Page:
Originally Posted by Leisesturm View Post
I trust the lives of both myself and my dear wife to nameless OEM v-brakes and so can any of you.
It's surprising to me that you'd talk about people not needing powerful brakes, and then say that you're using Vs. The Deore T610 v-brakes on my gravel bike are about as powerful as the hydro discs on my MTB...

V-brake geometry generally results in extremely high mechanical advantage, so much that even with long-pull levers the pads usually need to be set pretty close to the rim in order to get good engagement. Even fairly cheap v-brakes tend to produce tons of braking power.
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Old 08-23-19, 01:14 PM
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Originally Posted by HTupolev View Post
It's surprising to me that you'd talk about people not needing powerful brakes, and then say that you're using Vs. The Deore T610 v-brakes on my gravel bike are about as powerful as the hydro discs on my MTB...

V-brake geometry generally results in extremely high mechanical advantage, so much that even with long-pull levers the pads usually need to be set pretty close to the rim in order to get good engagement. Even fairly cheap v-brakes tend to produce tons of braking power.
The nameless OEM V-Brakes I speak of are on a tandem! Most people who ride tandems feel that $600 hydro discs are just barely adequate. Mine are $11.00 each. And we pull a trailer. But that is an extreme example to prove a point. Our newest tandem came with nameless OEM v-brakes as well, but I upgraded them to Shimano LX-V's to clear the 2" fenders that we have on that tandem. $22ea. on sale. On our better tandem we have TRP mechanical discs. For a single bike, just about any brake sold should keep you alive. No bike manufacturer wants hundreds of people dying because of their product. I have a single with Dia compe canti's and another single with unnamed dual pivot sidepulls. Reviews all soundly thrashed the brakes on that bike and I bought some Kool-stop pads on the spot to switch them out. A year later and I still haven't done it. The crap brakes and crappier pads are just fine by me. I mean, I can readily see that they are not awesome stoppers, but they really don't need to be. A truly hard stop requires truly hard effort at the levers and that is just fine by me. Stopping in proportion to how frightened you are is perfect. Some newer bikes actually have springs in the front brake cables to limit how much ultimate force you can put on the pads! I'd rather be the one to judge how much is too much vs some spring. That was the first thing I got rid of with the new Trek.
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Old 09-07-19, 07:58 AM
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I have been happy withe the Tektro Oryx brakes on my old beater bike that was my trail/race bike for a couple decades. I like the hydraulic disk disk brakes on my new bike better, but really either are okay. The Tektros did benefit from a some tweaking of the straddle cable setup to effectively make the straddle shorter. Also they do require more attention than disks.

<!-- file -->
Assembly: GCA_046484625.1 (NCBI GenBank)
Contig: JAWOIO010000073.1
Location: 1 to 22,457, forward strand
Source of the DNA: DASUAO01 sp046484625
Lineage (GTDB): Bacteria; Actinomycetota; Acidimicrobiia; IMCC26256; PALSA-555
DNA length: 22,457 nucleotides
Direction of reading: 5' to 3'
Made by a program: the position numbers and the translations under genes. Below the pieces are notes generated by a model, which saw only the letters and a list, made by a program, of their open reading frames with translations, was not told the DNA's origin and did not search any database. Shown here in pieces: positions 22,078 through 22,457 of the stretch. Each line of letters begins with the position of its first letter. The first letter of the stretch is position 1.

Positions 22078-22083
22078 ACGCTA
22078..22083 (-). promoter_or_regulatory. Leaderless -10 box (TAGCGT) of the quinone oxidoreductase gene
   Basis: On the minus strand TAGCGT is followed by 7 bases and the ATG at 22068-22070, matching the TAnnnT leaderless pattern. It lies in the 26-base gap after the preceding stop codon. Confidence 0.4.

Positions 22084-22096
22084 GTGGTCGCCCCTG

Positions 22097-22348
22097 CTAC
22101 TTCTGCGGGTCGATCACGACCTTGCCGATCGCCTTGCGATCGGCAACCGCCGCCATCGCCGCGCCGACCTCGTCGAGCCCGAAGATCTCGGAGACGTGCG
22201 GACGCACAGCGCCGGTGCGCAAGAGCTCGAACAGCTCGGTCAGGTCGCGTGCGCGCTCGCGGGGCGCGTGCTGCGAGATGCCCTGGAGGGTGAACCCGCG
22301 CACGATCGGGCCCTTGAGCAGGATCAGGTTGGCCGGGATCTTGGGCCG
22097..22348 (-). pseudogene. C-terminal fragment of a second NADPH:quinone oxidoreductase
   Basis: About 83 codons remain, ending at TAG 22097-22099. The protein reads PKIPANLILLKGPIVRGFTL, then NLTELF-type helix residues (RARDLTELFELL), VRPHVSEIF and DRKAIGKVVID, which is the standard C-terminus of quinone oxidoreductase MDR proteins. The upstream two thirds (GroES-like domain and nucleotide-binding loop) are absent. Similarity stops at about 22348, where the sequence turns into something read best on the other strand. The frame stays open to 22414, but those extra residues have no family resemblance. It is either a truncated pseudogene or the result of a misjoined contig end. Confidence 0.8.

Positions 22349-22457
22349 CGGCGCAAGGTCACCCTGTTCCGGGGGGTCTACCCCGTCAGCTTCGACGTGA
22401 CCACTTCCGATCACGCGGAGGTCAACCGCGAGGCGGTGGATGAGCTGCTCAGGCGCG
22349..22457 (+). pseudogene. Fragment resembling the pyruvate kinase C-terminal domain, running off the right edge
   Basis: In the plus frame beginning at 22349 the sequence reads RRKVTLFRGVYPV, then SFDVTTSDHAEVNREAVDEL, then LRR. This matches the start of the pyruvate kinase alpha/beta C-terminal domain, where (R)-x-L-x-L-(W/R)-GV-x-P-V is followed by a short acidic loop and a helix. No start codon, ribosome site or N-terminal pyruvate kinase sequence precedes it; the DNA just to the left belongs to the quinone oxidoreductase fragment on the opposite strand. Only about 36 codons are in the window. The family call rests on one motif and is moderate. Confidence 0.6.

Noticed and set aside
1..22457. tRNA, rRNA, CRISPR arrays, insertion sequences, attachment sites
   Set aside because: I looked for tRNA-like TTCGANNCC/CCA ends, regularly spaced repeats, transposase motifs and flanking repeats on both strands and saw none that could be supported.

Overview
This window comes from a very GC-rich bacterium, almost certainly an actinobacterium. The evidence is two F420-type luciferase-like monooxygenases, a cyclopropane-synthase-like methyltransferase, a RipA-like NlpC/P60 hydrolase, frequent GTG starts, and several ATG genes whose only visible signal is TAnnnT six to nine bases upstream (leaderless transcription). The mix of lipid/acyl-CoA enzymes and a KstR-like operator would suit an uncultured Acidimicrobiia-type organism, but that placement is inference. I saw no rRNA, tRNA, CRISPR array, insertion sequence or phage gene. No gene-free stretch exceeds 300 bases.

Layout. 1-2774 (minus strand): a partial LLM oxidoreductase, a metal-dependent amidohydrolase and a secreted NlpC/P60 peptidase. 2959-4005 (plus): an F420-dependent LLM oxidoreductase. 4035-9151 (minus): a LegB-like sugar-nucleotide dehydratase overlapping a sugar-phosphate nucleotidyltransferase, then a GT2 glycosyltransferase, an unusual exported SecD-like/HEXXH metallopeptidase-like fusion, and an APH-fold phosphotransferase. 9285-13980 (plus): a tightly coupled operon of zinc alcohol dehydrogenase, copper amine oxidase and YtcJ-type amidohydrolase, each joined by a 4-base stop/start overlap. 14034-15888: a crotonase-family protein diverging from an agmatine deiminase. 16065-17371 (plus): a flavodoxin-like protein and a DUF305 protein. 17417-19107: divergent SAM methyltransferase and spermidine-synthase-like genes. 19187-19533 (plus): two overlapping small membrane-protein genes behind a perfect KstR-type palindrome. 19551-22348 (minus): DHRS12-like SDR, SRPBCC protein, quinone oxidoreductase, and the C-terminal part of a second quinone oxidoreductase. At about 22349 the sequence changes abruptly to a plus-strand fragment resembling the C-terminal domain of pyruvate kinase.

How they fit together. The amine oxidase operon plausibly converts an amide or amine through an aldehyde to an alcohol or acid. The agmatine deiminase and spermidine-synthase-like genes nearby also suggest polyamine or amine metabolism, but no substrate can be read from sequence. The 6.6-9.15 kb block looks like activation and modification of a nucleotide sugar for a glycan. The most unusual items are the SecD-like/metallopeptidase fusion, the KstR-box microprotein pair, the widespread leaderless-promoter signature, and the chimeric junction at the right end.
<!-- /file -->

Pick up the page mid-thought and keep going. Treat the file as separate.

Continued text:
The Paul's sound nice, but at $112 per wheel I'll pass. Oh and seriously... For $112 they could at least include the straddle cable hardware, but instead want another $42 for the "Moon Units" which strangely enough are sold in a set for two wheels despite the fact the brakes are sold per wheel! So if you spend $112 for one wheel and want the Moon Unit for one wheel, you pay $42 for two even though you only need one.
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Old 09-07-19, 08:29 AM
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Originally Posted by katsup View Post
I recently put on TRP CX9 mini v's on my cantilever 520 and I am happy with them. I previously had Tektro 720s, but after breaking my wrist, I was timid going fast downhill due to not being able to pull the lever well. The CX9 brakes fixed that for me. However, it took a lot of trial and error to get them to not rub on my back wheel for some reason.
I use them on my 'cross bike and tandem. Never had an issue.
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Old 09-07-19, 08:32 AM
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Originally Posted by staehpj1 View Post
I have been happy withe the Tektro Oryx brakes on my old beater bike that was my trail/race bike for a couple decades. I like the hydraulic disk disk brakes on my new bike better, but really either are okay. The Tektros did benefit from a some tweaking of the straddle cable setup to effectively make the straddle shorter. Also they do require more attention than disks.
I donít find that cantilevers require any more or less attention to detail or maintenance than disks. Disks can be difficult to set up and tune. Getting them centered and getting the pads adjusted properly requires a lot of attention to detail. Truing a rotor can be an exercise in frustration that is unparalleled in bicycle mechanics. And nothing that needs to be done on brakes compares to the mess and complication of bleeding hydraulic brakes.